YK was principal investigator for this research. SK conducted screening survey as phase one and supported to develop research design. MK coordinated some activities in Kenya and assisted to revise the structured questionnaire used in this research to match to Kenyan situation. SH also contributed a great deal in data collection and data analysis. All authors read and approved the final manuscript.
Licence for publication
"The Corresponding Author has the right to grant on behalf of all authors and does grant on behalf of all authors, an exclusive licence (or non exclusive for government employees) on a worldwide basis to the BMJ Publishing Group Ltd and its Licensees to permit this article (if accepted) to be published in JECH editions and any other BMJPGL products to exploit all subsidiary rights, as set out in our licence ( http://group.bmj.com/products/journals/instructions-for-authors/licence-forms/)."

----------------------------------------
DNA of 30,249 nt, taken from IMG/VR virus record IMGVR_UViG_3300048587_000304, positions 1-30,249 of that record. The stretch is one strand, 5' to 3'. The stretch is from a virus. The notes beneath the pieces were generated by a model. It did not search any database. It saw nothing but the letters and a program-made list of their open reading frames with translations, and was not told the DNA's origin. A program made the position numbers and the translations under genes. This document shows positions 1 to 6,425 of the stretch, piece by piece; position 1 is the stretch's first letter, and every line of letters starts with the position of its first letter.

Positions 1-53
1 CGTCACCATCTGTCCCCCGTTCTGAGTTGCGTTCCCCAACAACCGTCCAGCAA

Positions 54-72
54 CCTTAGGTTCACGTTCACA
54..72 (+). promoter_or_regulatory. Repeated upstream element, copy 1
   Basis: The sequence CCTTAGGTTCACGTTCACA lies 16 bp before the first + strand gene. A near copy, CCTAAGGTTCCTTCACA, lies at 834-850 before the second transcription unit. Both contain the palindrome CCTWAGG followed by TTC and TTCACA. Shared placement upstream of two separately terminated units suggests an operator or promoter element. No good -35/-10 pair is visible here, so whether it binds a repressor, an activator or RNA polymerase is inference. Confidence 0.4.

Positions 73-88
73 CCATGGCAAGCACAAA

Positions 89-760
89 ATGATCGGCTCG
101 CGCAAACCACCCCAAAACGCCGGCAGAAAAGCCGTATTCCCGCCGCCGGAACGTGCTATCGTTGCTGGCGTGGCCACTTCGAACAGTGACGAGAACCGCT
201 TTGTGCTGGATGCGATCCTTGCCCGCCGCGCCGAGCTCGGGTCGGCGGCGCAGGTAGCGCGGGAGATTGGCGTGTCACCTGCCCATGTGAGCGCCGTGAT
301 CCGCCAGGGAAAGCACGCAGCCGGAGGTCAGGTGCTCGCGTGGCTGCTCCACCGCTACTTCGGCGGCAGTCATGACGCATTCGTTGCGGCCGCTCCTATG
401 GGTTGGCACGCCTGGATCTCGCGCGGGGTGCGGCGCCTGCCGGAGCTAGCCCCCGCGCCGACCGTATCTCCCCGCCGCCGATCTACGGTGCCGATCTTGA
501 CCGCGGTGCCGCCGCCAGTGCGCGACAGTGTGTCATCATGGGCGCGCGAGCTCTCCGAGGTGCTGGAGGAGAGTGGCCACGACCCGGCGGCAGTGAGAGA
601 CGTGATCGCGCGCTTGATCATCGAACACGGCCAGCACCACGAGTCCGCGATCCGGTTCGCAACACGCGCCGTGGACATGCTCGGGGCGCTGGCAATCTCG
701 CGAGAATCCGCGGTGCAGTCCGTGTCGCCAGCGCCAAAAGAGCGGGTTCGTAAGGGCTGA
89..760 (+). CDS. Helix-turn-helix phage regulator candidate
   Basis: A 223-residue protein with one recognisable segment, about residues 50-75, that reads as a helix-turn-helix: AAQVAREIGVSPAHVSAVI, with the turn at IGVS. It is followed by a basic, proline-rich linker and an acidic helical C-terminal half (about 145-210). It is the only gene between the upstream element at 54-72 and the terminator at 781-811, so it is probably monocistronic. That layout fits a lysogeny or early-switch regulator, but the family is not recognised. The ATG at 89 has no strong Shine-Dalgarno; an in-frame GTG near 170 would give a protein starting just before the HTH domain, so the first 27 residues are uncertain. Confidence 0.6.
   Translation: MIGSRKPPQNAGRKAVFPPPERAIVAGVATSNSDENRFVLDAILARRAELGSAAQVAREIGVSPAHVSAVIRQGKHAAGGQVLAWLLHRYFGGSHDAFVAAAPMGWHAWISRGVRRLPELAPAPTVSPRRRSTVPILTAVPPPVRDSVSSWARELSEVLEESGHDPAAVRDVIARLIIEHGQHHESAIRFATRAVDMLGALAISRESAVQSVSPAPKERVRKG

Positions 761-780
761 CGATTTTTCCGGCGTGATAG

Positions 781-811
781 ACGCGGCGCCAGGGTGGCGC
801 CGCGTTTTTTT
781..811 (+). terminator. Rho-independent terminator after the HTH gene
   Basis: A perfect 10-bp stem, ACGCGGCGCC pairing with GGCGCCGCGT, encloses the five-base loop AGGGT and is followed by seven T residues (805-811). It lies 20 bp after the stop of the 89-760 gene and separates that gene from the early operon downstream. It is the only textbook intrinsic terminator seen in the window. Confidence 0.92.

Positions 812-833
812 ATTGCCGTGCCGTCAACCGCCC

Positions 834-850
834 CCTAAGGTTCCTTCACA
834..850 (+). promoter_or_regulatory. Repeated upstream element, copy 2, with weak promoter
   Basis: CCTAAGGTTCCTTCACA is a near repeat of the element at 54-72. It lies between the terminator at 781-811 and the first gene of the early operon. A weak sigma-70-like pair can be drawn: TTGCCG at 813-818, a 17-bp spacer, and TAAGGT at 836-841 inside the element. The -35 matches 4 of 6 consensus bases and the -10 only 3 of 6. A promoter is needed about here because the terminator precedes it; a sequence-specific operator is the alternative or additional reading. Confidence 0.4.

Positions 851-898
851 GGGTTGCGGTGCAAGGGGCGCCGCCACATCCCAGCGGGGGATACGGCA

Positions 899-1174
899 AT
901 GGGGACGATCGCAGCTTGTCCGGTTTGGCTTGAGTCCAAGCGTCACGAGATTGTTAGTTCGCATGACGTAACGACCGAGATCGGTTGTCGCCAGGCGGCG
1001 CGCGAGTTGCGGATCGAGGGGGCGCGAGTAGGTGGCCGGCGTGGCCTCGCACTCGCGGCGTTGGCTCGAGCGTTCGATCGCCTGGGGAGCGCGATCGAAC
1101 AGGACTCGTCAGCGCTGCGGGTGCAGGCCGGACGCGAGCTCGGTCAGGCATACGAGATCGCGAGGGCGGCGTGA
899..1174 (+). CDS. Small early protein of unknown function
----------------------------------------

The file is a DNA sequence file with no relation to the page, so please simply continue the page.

Pre-publication history
The pre-publication history for this paper can be accessed here:
Acknowledgements
The Nagasaki University, KEMRI and foundation of Gushinkai supported this study. We thank people who participated in this study, including the respondents and the staffs who assisted with data collection and data entry.
Funding statement
This work was supported by GUSHINKAI foundation grant number [232010].